- 5.2-inch Full HD (424ppi) IPS display
- Qualcomm Snapdragon 430 CPU
- 3GB RAM
- 32GB storage
- 3,010mAh battery
- Manufacturer: Wileyfox
- Review Price: £219.00/$328.50
HANDS-ON: AN OPENING LOOK AT WILEYFOX’S LATEST FLAGSHIP
The Swift 2 X is the top-specced phone in Wileyfox’s latest trio of affordable handsets, sitting above the Swift 2 and Swift 2 Plus. It aims to entice buyers with a new metallic design, improved battery life, sharper screen and NFC support for Google’s Android Pay.
Having gotten some hands-on time with the Swift 2 X, I can confirm it’s one of the best-looking and nicest-feeling budget handsets I’ve tried in some time. It’s a definite step up from the basic Swift 2 and most other cheap phones.
However, with pricing starting at a modest £219/$328.5, it targets the same space as Motorola’s stellar Moto G4 Plus – one of a select few phones to achieve TrustedReviews‘ hallowed 5-star rating.
With the screen turned off, the Swift 2 X looks all but identical to its cheaper sibling, the Swift 2 – but this isn’t necessarily a bad thing. The design feels like a mix between an old HTC One and a Huawei Nova, featuring a slightly curved metal back, chamfered edges and a 2.5D glass front. The combination ensures the Swift 2 X is suitably comfortable to hold and makes it feel significantly more expensive than it actually is.
Wileyfox has also done a great job of making the phone tick all the right usability boxes, adding niceties such as a rear-facing fingerprint scanner and the newer USB-C charging port. The fingerprint scanner is a feature missed on most budget phones, and is doubly useful as it can be used to approve Android Pay transactions – which, thanks to the inclusion of NFC, the Swift 2 X supports.
The USB-C adapter means the phone should have better data-transfer speeds than most other sub-£200 phones on the market, which still tend to use the older Micro USB standard. Thanks to the inclusion of Qualcomm Quick Charge 3.0 it should also let the 3,010mAh battery charge up super-quickly, though I didn’t get a chance to test this during my hands-on.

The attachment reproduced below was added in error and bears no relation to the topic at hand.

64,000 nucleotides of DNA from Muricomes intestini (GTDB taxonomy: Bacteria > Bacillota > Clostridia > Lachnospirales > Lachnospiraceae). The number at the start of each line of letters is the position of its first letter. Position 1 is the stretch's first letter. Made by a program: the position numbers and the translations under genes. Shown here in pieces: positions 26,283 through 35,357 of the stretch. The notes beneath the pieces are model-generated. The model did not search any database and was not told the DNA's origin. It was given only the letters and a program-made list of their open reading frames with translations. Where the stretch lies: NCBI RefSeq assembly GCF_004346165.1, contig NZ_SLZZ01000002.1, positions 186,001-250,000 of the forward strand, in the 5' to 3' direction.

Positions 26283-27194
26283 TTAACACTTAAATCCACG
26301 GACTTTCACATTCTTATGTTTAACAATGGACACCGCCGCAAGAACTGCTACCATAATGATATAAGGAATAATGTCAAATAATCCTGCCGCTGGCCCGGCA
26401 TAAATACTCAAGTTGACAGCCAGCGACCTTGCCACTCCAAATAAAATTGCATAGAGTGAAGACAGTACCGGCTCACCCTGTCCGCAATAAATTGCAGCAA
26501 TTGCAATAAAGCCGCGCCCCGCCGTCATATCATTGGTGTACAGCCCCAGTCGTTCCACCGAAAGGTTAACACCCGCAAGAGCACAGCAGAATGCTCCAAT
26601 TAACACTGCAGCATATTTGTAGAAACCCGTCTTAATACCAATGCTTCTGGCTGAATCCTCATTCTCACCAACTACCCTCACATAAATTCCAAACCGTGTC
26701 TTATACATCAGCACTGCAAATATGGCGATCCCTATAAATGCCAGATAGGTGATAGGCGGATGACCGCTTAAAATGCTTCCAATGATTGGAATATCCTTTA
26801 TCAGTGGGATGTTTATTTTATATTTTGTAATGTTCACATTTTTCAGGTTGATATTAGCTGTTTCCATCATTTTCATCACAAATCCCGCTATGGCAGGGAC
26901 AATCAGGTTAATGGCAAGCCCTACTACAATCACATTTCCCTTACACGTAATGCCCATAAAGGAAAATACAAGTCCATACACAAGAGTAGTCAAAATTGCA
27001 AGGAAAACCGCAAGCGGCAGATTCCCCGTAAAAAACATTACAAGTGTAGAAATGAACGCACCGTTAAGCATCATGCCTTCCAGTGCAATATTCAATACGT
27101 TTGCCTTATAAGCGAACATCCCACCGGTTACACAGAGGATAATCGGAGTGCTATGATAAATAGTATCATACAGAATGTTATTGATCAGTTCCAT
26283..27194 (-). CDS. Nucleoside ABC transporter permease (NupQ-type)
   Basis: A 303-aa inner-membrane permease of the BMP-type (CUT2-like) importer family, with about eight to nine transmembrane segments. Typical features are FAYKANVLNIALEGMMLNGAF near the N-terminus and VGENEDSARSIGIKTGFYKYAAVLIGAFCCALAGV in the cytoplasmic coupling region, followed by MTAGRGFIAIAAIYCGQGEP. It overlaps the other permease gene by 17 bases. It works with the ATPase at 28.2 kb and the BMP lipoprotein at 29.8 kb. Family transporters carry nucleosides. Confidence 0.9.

Powering it up, I was also pleased by how much better the screen looks than the one on the basic Swift 2. One of the Swift 2’s biggest drawbacks was its use of a 720p panel, which made it feel like a throwback to 2012, when 1080p screens were still considered a serious luxury.
The screen on the Swift 2 X is also a 5.2-inch affair, but with the resolution boosted to 1080p Full HD, which makes this Wileyfox feel much more competitive. It matches the specs of this phone’s key rival, the Moto G4 Plus, which was our budget phone of choice last year. The IPS LCD tech means blacks aren’t the deepest I’ve seen, but whites appeared wonderfully clean during my hands-on – even when compared to the screens of more expensive handsets, such as the Huawei Nova and Alcatel Idol 4S.
The 16-megapixel primary camera, with phase-detection autofocus (PDAF), and 8-megapixel front camera also match the Moto G’s specs. On paper they’re pretty much par for the course for a phone in the 2 X’s price bracket.
All this makes the Wileyfox at first glance look like a pretty compelling offer. However, I have two big concerns about the Swift X 2: its CPU and the use of Cyanogen OS.
The Swift 2 X uses the same Qualcomm Snapdragon 430 CPU as the basic Swift. This, paired with an Adreno 505 GPU and 3GB of RAM, mean that the Swift 2 X is far from a powerhouse device. The Snapdragon 430 in the basic Swift 2, which features a less demanding 720p screen, sometimes feels a little slow, so the fact that Wileyfox hasn’t put a faster component in the 2 X is a little bit concerning. Although, to be fair, I didn’t notice any serious performance issues during my hands-on time.
The use of Cyanogen OS is of bigger concern. Cyanogen is an Android skin designed to offer users improved security and increased customisation options. I was never a big fan of it, as it generally felt a little buggy, and delayed how quickly devices running it could be upgraded to newer versions of Android. In the past, I cut Wileyfox some slack for using it, as Cyanogen had a fairly significant fan base in the modding community.
I can’t do that this time, however, as in December last year Cyanogen closed shop and announced it would be cutting software support for the OS – meaning users will no longer get official performance fixes or security patches.
A Wileyfox spokesman at the 2 X’s London launch told me the company has a team internally offering support for the OS, and promised all of the company’s phones, including older models, will be upgraded to Android Nougat at an unspecified point in Q1 this year. But until that update happens, the use of Cyanogen is a big black mark for the Swift 2 X.
The Swift 2 X has a lot going for it. The use of metal makes it one of the nicest-looking budget phones I’ve tested in quite some time. Add to this its upgraded 1080p screen, fingerprint scanner and improved battery tech and the Swift X 2 has the chops to be one of the best budget handsets this year.
However, the use of a Snapdragon 430 CPU is a concern, and I can’t help but be worried by its use of Cyanogen. Hopefully Wileyfox will get an upgrade to Android Nougat out sooner rather than later, so Motorola will finally have some serious competition at the lower end of the phone market.